However, understanding of the cyber environment is rapidly changing. By that I mean, military professionals are beginning to understand where the cyber domain fits in the group of traditional warfighting domains (land, sea, air).  My thought is that we will get to the point very soon where the cyber domain is recognized in the same way as the traditional warfighting environments, and at that time the term kinetic will mean something different. I hope that helps.
Marilyn Cohodas
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Marilyn Cohodas,
User Rank: Strategist
1/16/2015 | 8:01:51 AM
Re: Future Forecast
So the question I see is...what do alliances really mean in the Cyber world?

Excellent point -- and an issue that is very much TBD.

I'm also curious about your use of the word "kinetic." Wondering if you could explain to a neophyte what you mean by kinetic in this context. 
mwallsedgewave
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mwallsedgewave,
User Rank: Author
1/15/2015 | 5:33:24 PM
Re: Future Forecast
Thats a great question and a topic worth exploring in its own right!

The question is interesting because we tend to view "alliances" in a militarty context.  

In the modern era we have formal treaties like the North Atlantic Treaty Organization (NATO), the "Five Eyes" (an intelligence focused alliance between the US, UK, Canada, Australia and New Zealand), and the South East Asia Treaty Organization (SEATO) to name a few.

If we look at Nations that we (the "Free World") have in recent history (70 years) viewed as adversaries, the picture is a little less clear but we can still discern informal alliances by actions of countries on the geo-politcical scene.  For instance, we know that the Russians are cooperating with the Iranians on nuclear capability; we know that the Iranians and the North Koreans have traded military arms; we know that when there is an international incident, we can generally anticipate how the permanent members of the UN Security Council (the countries with veto power) will vote.  Typically we see the US, UK and France aligned to one point of view, and Russiia and China aligned with an opposing point of view.

So why is this interesting...In the kinetic world, the rules of the game are relatively clear.  If Country A attacks Country B, and there is a formal miltary alliance or implied realtionship between them as Ive described above, the choices are clear for countries aligned with the Countries in question.  In other words, If Germany were attacked by a convential military force, member countries of NATO would be obligated to come to the defense of Germany. In less formal relationships we cant be certain of how a particular country will react, but there is a higher probability that countries in those relationships will respond militraily if one partner is attacked.

In the non-kinetic world, the Cyber Domain, we have already seen how the picture is much less clear.  Imagine if a country attacked a major US corporation, on US soil, with conventional weapons (think the SONY attack with bombs).    It is reasonable to assume that the US would have responded to the attack militarily Fast forward to 2014...same scenario but a cyber attack rather than bombs.  The response was much different.  Sanctions, condemnations, and political posturing...no clear cyber response by the US.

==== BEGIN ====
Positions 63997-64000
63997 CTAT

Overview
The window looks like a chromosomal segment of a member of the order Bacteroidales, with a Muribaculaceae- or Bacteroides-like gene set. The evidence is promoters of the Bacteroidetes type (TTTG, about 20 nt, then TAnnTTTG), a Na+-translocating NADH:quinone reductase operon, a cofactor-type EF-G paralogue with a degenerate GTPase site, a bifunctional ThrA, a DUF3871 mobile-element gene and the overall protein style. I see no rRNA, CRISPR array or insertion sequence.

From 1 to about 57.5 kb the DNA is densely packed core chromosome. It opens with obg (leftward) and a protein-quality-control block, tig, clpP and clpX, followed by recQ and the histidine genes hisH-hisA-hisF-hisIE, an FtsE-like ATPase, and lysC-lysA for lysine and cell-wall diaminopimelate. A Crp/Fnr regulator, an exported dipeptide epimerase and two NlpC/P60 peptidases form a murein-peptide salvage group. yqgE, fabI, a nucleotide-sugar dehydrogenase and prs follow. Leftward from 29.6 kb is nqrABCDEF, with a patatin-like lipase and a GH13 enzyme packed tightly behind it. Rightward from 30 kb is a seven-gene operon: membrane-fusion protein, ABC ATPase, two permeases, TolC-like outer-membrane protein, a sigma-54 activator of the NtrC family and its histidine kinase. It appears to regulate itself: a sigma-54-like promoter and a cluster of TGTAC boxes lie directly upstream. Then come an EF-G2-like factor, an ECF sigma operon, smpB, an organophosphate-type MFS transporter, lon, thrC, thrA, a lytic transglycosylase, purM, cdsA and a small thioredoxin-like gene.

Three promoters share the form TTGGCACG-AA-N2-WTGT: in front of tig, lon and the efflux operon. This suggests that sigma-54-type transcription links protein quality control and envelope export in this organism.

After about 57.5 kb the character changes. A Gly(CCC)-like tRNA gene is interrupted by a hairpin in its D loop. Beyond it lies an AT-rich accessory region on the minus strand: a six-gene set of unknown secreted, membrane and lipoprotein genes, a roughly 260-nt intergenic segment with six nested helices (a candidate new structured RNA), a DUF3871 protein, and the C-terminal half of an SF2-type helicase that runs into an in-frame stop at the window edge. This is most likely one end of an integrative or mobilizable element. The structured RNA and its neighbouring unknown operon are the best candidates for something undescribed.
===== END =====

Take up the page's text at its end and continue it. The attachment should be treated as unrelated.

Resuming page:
So the question I see is...what do alliances really mean in the Cyber world?
Marilyn Cohodas
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Marilyn Cohodas,
User Rank: Strategist
1/15/2015 | 4:16:13 PM
Re: Future Forecast
I suppose you will get into this in the remaining installments of the series,, but curious.Are there many alliances between nation-state threat actors?
mwallsedgewave
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mwallsedgewave,
User Rank: Author
1/15/2015 | 3:56:08 PM
Re: Future Forecast
Thanks and great questions!

We know that China has maintained a relationship since the Korean Conflict, so it is possible that the 2 countries could collaborate on cyber activities targeting entities that each country may see as either threats, or rich targets of opportunity.  But here is a point to think about...

We know that the Chinese Government has been targeting other Nations for quite some time (reference my last piece on China).  But the question is, "why would China risk what has arguably been a tremendous record of successful exploitation in the cyber domain, by partnering with what is widely considered as a Country with unsohisticated cyber capability, and a completey erratic pattern of behavior on the global geo-political scene?"  I think the answer is, the Chinese Government wouldn't. 
swreynolds92
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swreynolds92,
User Rank: Strategist
1/15/2015 | 2:03:19 PM
Future Forecast
With all the buzz surrounding North Korea hacking Sony, and Admiral Rogers saying China has the ability to shut down our infrastructures, is it possible we could see a cyber collaboration between the two countries in an effort to cripple the US? Should we be fearful considering North Korea injected itself into a huge corporation like Sony Pictures, and China at any point can flip the switch and it seems like we'd be in big, big trouble?